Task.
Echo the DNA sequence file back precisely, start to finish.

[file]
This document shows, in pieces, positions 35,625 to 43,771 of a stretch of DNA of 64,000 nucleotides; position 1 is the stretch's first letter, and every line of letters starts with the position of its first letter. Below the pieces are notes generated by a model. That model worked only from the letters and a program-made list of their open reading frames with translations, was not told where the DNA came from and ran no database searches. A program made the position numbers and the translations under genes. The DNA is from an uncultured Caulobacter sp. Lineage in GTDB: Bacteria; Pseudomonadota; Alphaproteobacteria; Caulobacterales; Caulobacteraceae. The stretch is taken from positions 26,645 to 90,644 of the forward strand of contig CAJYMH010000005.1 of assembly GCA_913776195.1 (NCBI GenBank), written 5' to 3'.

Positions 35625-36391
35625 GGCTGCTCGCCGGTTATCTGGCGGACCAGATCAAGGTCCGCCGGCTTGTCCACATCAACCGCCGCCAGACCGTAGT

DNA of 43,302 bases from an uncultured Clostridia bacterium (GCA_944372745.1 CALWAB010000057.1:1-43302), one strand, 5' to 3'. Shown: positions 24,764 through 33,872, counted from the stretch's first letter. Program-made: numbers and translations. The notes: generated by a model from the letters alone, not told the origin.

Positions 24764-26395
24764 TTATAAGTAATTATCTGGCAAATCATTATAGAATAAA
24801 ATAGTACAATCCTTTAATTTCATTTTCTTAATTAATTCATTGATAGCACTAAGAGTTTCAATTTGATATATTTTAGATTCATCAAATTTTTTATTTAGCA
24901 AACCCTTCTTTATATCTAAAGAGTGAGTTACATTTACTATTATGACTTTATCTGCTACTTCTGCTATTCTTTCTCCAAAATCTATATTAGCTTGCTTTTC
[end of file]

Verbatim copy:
This document shows, in pieces, positions 35,625 to 43,771 of a stretch of DNA of 64,000 nucleotides; position 1 is the stretch's first letter, and every line of letters starts with the position of its first letter. Below the pieces are notes generated by a model. That model worked only from the letters and a program-made list of their open reading frames with translations, was not told where the DNA came from and ran no database searches. A program made the position numbers and the translations under genes. The DNA is from an uncultured Caulobacter sp. Lineage in GTDB: Bacteria; Pseudomonadota; Alphaproteobacteria; Caulobacterales; Caulobacteraceae. The stretch is taken from positions 26,645 to 90,644 of the forward strand of contig CAJYMH010000005.1 of assembly GCA_913776195.1 (NCBI GenBank), written 5' to 3'.

Positions 35625-36391
35625 GGCTGCTCGCCGGTTATCTGGCGGACCAGATCAAGGTCCGCCGGCTTGTCCACATCAACCGCCGCCAGACCGTAGT

DNA of 43,302 bases from an uncultured Clostridia bacterium (GCA_944372745.1 CALWAB010000057.1:1-43302), one strand, 5' to 3'. Shown: positions 24,764 through 33,872, counted from the stretch's first letter. Program-made: numbers and translations. The notes: generated by a model from the letters alone, not told the origin.

Positions 24764-26395
24764 TTATAAGTAATTATCTGGCAAATCATTATAGAATAAA
24801 ATAGTACAATCCTTTAATTTCATTTTCTTAATTAATTCATTGATAGCACTAAGAGTTTCAATTTGATATATTTTAGATTCATCAAATTTTTTATTTAGCA
24901 AACCCTTCTTTATATCTAAAGAGTGAGTTACATTTACTATTATGACTTTATCTGCTACTTCTGCTATTCTTTCTCCAAAATCTATATTAGCTTGCTTTTC